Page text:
The New Emangelization Project

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Over forty years have passed since the launch of the New Evangelization following Vatican II.  In the intervening years, Blessed Pope John Paul II has reiterated that “entire groups of the baptized have lost a living sense of the faith”[1] and has urged the Church to engage in a New Evangelization with new “ardor, methods and expressions.”[2]  To date, the Church has not called for New Evangelization efforts targeted specifically at men.[3]

This raises questions: Are Catholic men particularly vulnerable to leaving the Catholic Church?  Do fewer men with less participation in the faith have a significant impact?  Are men’s behaviors and attitudes sufficiently different as to require special approaches for evangelization?  If differences exist, are there unique male-oriented evangelization methods and expressions that might draw men into a more active life of faith in the Catholic Church? Has the Church already taken sufficient action to address the issue?  Is new “ardor” really needed in the evangelization of men?

The New Emangelization Project argues that a “New Emangelization”, a targeted effort to evangelize men as part of the New Evangelization, is both necessary and urgent.  Here’s why:

  • There is a worsening “Man Crisis” in the Catholic Church and that the “Man Crisis” has significant negative long-term consequences.
  • Despite making great strides in the New Evangelization, the institutional Church and academia have not yet responded aggressively to the growing “Man Crisis”.
  • Men have unique evangelization challenges and that man-focused efforts are needed.

The overall goal of the New Emangelization Project is simple:  “To Draw Catholic Men to Jesus Christ and His Catholic Church.” 

The New Emangelization Project is an effort to help build new ardor, expressions and methods for the evangelization of Catholic men. To do this, the New Emangelization project will engage top leaders in the Catholic Church, both in the clergy and the laity about men’s evangelization in the Catholic Church.  Key questions to answer include:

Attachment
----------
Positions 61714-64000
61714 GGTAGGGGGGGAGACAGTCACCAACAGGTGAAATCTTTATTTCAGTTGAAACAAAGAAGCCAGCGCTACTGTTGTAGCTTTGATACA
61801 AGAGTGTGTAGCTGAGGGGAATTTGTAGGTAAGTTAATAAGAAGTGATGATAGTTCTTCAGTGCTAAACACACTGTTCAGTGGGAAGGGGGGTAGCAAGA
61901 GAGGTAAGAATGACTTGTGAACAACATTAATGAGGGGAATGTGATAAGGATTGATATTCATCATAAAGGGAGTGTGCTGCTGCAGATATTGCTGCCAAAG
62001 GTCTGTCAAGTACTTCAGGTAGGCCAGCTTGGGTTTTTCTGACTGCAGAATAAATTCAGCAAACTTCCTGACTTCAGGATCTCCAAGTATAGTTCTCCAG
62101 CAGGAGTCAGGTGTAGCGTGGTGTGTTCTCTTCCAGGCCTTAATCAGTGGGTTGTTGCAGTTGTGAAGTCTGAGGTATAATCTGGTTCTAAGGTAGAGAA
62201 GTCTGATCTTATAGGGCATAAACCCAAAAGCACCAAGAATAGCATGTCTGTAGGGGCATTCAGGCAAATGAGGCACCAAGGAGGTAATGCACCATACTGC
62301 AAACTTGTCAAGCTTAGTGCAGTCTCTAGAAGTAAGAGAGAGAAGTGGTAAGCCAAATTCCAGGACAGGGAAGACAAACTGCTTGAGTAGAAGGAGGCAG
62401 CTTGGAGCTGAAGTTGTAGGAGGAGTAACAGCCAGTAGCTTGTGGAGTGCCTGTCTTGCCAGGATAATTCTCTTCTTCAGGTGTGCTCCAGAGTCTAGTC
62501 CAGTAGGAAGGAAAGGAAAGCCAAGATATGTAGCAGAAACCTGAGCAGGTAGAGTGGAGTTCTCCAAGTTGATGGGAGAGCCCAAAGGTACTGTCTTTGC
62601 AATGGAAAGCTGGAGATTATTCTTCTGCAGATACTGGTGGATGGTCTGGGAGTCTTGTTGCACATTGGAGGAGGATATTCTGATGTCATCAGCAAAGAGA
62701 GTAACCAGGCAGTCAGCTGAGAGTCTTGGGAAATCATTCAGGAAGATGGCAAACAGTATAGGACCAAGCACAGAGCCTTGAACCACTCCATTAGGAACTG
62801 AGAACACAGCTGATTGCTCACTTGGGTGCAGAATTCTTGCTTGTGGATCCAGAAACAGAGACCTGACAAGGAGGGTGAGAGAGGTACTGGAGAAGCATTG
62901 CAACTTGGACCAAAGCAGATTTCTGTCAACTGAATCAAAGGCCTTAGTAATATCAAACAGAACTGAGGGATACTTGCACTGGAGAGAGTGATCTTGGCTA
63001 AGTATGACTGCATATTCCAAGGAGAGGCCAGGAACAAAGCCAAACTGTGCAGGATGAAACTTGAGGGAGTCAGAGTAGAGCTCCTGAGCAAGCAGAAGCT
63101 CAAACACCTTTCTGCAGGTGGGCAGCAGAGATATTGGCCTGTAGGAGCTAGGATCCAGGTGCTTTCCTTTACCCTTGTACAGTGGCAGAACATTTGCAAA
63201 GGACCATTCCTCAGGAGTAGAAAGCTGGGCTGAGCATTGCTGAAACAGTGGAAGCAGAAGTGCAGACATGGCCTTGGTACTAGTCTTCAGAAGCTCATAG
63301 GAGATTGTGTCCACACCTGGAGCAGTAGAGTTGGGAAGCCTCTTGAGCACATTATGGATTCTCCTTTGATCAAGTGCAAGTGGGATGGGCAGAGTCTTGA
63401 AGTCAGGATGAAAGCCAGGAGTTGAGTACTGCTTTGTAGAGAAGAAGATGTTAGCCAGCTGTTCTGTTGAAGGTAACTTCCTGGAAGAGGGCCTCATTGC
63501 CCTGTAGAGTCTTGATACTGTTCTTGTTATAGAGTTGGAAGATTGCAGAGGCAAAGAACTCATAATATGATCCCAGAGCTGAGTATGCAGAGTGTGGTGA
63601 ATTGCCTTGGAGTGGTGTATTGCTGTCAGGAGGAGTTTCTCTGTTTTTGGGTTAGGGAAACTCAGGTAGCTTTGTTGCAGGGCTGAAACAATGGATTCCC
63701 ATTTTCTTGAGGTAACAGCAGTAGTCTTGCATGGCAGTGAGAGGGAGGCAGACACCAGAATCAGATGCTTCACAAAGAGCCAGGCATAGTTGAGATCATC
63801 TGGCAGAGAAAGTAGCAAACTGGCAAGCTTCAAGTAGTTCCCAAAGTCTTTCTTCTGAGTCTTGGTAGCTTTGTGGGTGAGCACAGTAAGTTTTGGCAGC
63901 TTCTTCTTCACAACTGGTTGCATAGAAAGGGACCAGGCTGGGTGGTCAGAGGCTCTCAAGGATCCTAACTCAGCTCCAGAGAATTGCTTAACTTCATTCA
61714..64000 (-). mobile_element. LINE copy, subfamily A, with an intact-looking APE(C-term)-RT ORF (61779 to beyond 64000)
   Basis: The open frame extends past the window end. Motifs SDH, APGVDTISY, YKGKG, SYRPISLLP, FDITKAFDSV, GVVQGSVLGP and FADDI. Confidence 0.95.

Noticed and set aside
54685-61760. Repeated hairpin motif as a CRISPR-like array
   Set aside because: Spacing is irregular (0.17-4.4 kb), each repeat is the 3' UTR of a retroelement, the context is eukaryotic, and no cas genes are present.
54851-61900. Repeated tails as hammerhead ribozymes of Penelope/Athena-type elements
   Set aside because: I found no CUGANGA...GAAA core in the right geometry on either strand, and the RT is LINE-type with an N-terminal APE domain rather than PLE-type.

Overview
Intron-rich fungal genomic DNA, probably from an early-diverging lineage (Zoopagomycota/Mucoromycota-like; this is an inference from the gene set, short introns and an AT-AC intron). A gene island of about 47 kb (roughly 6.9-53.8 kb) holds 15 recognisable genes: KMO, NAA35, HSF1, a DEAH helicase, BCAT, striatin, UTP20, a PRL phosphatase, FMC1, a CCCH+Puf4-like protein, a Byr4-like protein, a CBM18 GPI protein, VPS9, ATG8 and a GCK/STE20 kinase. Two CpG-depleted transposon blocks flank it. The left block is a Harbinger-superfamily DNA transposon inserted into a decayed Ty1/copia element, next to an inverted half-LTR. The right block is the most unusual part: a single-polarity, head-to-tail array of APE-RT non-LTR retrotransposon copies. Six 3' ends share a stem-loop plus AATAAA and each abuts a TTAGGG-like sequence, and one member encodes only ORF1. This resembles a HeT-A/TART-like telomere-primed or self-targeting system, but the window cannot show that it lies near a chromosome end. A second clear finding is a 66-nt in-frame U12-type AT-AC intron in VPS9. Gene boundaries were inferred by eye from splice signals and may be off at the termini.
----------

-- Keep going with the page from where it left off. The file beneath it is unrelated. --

• What is state/health of the faith life in men in the Catholic Church?
  • If there is a “man crisis” in the Church, what are the root causes?
  • How are men different (if at all) to women in terms of engaging in Catholic/religious life?
  • Does the evangelization of men require a different approach than women?  Are targeted efforts necessary?
  • What is the status of the evangelization efforts of Catholic men in the Church?
  • What kinds of specific evangelization techniques are effective in drawing men to Jesus Christ?
  • What role do the Sacraments play in the conversion of men?
  • Stepping back from the details, what are some guiding principles for the New Emangelization?

From these discussions, the New Emangelization Project will develop a set of principles to guide a New Emangelization.  In addition, through the connection to many of the on-going efforts across the Church, this website will aspire to be a clearing house for the many effective men’s evangelization efforts going on around the world which are actively drawing Catholic men into a deeper personal relationship with Jesus Christ and His Catholic Church.

Because Jesus Christ is Lord, His call is perpetually relevant to men across the ages; properly evangelized, today’s Catholic men will respond as men always have to the call of Christ and His Church.



[2]  John Paul II, Eclessia in America (1999), §66, http://www.vatican.va/holy_father/john_paul_ii/ apost_exhortations/documents/hf_jp-ii_exh_22011999_ecclesia-in-america_en.html.

[3]  Note: A review of major New Evangelization documents (Evangelii Nuntiandi, Catechesi Tradendae, the Catechism of the Catholic Church and the General Catechetical Directory) and other USCCB New Evangelization documents (Go and Make Disciples, Our Hearts Were Burning Within Us) make no specific references to men-specific evangelization efforts. In the 1990’s the USCCB did issue two brief reports in response to the gains of Promise Keepers (Catholic Men’s Ministries – An Introductory Report); there have been no further Magisterial documents released or major initiatives taken that target men since 1999.